An Introduction to Middle English

At any given time, there is no single variety of English. Americans using the spelling color, whereas most of the rest of the world uses colour. Americans say tomayto; most people in other countries say tomahto. In the Southern United States, you might hear y’all, whereas in the Northeast you might hear yous. This sort of variation also existed in Middle English, but much more so than in Modern English today. Middle English had many dialects, and scribes by and large wrote in their own dialect, sometimes mixing them if they were copying a document written in a different dialect. There were few of the standardising influences that encourage a certain amount of uniformity today. Many variations occurred at all levels of grammar, particularly pronunciation and grammatical inflection. Multiple spellings frequently represent these differences; however, sometimes they merely reflect local writing conventions.

The result of all this variation is that reading Middle English was a very different process for its original speakers than reading is today. As Modern English speakers, we don’t just need to learn a set of vocabulary and idioms that hasn’t survived today; we need to acquire a new set of skills for how to look at the words on the page. This handout is designed to get you started in the process. Although you’ll have to do much of your learning on the fly by recognising words and expressions as you encounter them repeatedly, there are a few ways in which you can help yourself by some rote memorisation up front. This is particularly the case with pronunciation and grammatical inflection.

The pronunciation of English has changed a great deal over the past six or seven hundred years. Many consonants originally pronounced (and surviving in our spelling today) have since become silent. But by far the biggest change is to the vowels. Starting roughly in the fifteenth century, English underwent a process known as the Great Vowel Shift, in which certain vowels shifted their pronunciation from sounds very like those of Spanish to what we often (somewhat inaccurately) call ‘long’ vowels today. For instance, name was originally pronounced with a vowel like the a in Spanish mar. It takes some time and effort to learn to read the original pronunciation aloud, but it is well worth it. You’ll find that it actually improves your comprehension and helps you recognise words you wouldn’t recognise if you read them silently. It is also useful to look the word up in the Middle English Dictionary (if you search "Headwords and Forms" you may even find quoted the text you are reading).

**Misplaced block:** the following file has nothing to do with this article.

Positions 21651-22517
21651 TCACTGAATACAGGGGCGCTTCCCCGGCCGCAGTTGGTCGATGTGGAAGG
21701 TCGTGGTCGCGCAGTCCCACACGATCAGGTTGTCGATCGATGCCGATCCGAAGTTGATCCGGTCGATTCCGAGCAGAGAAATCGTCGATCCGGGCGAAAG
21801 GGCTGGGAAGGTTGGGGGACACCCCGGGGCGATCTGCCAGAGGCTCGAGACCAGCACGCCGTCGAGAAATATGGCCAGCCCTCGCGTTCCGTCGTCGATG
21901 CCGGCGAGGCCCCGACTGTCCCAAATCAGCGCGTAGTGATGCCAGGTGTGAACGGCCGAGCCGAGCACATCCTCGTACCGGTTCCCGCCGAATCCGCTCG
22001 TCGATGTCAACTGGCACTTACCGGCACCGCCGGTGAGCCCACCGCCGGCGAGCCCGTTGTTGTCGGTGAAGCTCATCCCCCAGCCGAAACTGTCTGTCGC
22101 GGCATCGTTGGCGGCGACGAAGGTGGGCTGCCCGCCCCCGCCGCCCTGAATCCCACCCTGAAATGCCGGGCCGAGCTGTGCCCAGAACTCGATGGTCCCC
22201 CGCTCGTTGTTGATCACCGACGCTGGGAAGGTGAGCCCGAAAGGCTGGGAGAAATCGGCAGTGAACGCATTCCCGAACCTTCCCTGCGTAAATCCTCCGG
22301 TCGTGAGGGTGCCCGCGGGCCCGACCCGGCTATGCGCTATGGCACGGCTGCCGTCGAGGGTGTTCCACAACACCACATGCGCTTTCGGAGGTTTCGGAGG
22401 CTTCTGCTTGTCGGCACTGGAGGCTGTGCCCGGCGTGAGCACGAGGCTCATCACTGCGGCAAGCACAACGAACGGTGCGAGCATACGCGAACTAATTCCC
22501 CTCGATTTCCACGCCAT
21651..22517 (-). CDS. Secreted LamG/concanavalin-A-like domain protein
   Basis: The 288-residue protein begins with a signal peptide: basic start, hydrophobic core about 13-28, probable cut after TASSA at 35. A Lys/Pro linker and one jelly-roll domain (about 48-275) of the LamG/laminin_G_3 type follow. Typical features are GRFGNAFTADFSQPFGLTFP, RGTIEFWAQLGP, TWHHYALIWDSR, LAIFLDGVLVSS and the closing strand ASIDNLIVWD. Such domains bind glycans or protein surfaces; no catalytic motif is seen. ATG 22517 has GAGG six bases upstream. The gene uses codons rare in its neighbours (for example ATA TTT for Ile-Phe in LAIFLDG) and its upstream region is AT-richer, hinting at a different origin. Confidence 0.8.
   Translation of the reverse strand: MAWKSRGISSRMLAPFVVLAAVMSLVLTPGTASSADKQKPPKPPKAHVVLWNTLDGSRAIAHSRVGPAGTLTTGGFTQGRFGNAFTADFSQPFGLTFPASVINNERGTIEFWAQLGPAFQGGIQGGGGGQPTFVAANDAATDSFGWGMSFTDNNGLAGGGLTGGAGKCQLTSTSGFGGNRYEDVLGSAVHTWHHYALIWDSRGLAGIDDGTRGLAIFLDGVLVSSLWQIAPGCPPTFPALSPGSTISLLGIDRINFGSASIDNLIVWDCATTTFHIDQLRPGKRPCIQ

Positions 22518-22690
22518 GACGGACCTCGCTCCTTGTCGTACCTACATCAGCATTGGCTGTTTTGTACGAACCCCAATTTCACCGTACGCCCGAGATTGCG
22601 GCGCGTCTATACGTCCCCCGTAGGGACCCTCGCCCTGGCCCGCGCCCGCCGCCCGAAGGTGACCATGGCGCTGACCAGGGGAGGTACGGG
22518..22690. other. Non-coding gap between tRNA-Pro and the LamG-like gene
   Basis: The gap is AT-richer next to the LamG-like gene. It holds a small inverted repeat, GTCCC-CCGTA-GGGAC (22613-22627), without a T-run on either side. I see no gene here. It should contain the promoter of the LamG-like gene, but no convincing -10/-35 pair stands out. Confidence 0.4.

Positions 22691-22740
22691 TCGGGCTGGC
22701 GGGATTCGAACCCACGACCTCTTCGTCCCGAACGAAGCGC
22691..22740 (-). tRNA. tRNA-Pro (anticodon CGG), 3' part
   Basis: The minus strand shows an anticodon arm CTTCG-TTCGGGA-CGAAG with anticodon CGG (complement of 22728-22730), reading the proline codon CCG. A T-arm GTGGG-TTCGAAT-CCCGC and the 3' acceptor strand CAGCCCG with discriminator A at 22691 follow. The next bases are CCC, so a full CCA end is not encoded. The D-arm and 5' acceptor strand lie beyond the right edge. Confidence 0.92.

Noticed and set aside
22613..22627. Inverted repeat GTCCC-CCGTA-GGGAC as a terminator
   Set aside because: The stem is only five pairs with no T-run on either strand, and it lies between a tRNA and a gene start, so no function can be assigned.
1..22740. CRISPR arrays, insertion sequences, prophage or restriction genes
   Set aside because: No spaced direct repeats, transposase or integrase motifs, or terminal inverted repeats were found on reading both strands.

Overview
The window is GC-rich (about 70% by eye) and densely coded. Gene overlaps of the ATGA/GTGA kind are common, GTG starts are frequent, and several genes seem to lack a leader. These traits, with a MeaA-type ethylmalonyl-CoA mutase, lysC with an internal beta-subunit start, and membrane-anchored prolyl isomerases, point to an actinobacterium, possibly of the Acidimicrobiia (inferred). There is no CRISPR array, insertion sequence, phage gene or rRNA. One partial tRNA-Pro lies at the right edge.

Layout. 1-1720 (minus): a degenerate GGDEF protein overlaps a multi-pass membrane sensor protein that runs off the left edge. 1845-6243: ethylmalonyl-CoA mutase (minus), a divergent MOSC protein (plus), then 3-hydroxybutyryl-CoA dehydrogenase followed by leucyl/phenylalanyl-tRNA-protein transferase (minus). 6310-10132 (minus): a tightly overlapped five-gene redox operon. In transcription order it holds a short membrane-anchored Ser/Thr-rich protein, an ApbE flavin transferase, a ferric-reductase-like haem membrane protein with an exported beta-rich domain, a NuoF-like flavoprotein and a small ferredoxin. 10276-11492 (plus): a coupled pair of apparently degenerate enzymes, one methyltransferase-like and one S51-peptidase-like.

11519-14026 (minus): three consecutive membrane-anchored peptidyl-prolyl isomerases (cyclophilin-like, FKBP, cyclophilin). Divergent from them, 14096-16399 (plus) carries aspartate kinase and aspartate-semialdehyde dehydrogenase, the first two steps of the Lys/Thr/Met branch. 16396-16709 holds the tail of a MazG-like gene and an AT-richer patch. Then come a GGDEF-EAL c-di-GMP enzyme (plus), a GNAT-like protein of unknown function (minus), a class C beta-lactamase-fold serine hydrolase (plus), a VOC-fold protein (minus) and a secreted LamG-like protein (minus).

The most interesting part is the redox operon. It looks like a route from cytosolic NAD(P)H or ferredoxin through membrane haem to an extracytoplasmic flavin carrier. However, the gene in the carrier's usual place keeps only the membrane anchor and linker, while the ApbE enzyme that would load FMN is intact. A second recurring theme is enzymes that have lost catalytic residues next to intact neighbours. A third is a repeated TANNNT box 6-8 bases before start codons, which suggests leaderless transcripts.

Grammatical inflection refers to the endings of words which indicate their functions in a given sentence. For instance, the -s on the end of girls tells you that the word is plural. The -ed on the end of talked tells you that the word is past tense. In Middle English, there were a few more inflections than there are today. In some cases, they vary according to dialect (as do certain words, such as the pronoun she). It is useful to have these memorised early on when you begin to read Middle English.

Spelling and Pronunciation

Because Middle English spelling is so variable, and because pronunciation varied in different dialects, the rules below must be taken as rough guidelines. You will have to study each individual text to recognise its peculiarities.


a only as in father, never as in at or in name: alle, tale, maken.
e followed by one consonant and another syllaable, pronounced like in hey, but more clipped: here, yede, swere.
e with two consonants following, pronounced as in bet: herkneth.
e in unstressed syllables, particularly at the ends of words, pronounced as in horses: gode, here, yede.
i, y pronounced like in machine: wives, rym, knict, ivele, yvel.
o pronounced as in note, never as in hot (American pronunciation): gode, do(n), holden, holy, more.
o where the modern pronunciation of the word is like young is pronounced in Middle English like the sound in boot: lovede, comen.